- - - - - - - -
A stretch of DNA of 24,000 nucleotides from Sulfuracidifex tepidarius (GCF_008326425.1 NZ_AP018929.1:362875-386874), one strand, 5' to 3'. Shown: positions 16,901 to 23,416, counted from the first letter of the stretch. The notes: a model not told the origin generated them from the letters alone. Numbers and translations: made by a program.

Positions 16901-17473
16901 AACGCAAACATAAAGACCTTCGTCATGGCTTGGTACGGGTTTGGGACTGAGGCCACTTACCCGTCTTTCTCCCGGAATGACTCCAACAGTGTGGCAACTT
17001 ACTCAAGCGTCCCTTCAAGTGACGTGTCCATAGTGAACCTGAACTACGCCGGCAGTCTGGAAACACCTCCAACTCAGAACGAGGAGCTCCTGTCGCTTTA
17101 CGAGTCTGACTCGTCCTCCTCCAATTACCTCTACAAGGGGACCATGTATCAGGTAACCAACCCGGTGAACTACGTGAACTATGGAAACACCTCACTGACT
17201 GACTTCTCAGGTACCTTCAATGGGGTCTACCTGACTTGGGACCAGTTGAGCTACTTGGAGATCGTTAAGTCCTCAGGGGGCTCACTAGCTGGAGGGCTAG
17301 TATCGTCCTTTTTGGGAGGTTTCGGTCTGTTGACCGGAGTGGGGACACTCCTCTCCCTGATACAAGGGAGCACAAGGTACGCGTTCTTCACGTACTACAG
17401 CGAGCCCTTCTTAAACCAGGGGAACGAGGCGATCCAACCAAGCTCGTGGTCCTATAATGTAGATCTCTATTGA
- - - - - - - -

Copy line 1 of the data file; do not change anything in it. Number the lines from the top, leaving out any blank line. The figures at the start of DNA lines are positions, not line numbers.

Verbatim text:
A stretch of DNA of 24,000 nucleotides from Sulfuracidifex tepidarius (GCF_008326425.1 NZ_AP018929.1:362875-386874), one strand, 5' to 3'. Shown: positions 16,901 to 23,416, counted from the first letter of the stretch. The notes: a model not told the origin generated them from the letters alone. Numbers and translations: made by a program.